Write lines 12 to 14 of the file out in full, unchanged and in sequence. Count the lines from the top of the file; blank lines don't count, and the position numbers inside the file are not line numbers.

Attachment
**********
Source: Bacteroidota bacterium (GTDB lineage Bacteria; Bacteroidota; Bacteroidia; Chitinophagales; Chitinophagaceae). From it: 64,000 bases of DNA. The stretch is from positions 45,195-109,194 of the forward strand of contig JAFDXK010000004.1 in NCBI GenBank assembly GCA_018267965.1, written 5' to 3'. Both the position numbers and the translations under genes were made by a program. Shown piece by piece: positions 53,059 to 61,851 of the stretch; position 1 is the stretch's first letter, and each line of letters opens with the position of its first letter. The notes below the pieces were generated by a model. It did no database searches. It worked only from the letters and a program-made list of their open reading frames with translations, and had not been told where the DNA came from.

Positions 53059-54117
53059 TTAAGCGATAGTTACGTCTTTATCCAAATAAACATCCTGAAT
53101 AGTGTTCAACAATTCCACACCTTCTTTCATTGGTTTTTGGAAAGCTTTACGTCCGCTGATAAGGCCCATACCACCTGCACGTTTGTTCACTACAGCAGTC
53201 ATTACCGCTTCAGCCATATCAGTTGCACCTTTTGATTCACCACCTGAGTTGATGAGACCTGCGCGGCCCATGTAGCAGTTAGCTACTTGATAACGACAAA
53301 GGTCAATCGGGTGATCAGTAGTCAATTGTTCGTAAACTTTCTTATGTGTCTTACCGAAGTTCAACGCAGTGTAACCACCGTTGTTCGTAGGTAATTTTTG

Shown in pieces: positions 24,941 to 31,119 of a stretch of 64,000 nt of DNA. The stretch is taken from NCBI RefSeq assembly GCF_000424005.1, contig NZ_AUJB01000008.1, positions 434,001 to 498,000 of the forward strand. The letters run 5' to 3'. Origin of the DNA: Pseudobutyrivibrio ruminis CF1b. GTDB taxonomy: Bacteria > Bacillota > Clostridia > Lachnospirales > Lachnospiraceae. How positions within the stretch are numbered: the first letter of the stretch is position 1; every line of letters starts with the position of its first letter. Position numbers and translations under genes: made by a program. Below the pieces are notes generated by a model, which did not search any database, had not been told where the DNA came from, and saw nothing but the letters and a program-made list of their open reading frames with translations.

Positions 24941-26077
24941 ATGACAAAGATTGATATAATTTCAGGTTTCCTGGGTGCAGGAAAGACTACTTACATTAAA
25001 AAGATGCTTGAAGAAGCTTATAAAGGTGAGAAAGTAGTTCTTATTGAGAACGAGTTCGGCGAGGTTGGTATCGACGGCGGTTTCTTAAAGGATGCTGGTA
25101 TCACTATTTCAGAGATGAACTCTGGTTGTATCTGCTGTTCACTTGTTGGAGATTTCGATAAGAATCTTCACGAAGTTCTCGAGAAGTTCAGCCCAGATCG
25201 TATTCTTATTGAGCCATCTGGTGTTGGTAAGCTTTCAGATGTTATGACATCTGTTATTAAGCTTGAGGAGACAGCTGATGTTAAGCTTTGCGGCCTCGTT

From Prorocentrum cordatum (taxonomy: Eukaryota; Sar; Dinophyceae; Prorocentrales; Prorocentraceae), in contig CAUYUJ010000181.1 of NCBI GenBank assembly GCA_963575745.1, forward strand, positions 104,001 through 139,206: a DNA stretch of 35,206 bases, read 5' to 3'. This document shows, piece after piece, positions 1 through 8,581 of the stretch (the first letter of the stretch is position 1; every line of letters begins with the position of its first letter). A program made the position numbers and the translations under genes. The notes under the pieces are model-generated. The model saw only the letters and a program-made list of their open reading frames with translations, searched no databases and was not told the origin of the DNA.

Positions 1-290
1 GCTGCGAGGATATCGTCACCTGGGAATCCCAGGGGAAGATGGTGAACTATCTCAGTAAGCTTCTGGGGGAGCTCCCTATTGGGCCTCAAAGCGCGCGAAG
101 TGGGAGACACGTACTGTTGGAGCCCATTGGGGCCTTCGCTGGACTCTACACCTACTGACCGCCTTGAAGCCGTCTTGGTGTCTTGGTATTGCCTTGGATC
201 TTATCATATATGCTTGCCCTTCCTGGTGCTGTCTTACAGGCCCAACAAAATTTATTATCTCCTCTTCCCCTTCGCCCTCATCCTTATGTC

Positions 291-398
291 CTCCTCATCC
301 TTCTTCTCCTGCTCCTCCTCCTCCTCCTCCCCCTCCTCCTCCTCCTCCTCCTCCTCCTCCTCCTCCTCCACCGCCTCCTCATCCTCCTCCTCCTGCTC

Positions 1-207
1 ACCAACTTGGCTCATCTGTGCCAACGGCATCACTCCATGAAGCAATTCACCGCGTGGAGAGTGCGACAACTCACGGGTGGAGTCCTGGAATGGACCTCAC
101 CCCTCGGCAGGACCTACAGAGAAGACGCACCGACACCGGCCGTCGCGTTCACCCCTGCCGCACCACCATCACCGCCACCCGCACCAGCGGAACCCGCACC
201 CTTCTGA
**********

25201 TATTCTTATTGAGCCATCTGGTGTTGGTAAGCTTTCAGATGTTATGACATCTGTTATTAAGCTTGAGGAGACAGCTGATGTTAAGCTTTGCGGCCTCGTT

From Prorocentrum cordatum (taxonomy: Eukaryota; Sar; Dinophyceae; Prorocentrales; Prorocentraceae), in contig CAUYUJ010000181.1 of NCBI GenBank assembly GCA_963575745.1, forward strand, positions 104,001 through 139,206: a DNA stretch of 35,206 bases, read 5' to 3'. This document shows, piece after piece, positions 1 through 8,581 of the stretch (the first letter of the stretch is position 1; every line of letters begins with the position of its first letter). A program made the position numbers and the translations under genes. The notes under the pieces are model-generated. The model saw only the letters and a program-made list of their open reading frames with translations, searched no databases and was not told the origin of the DNA.

Positions 1-290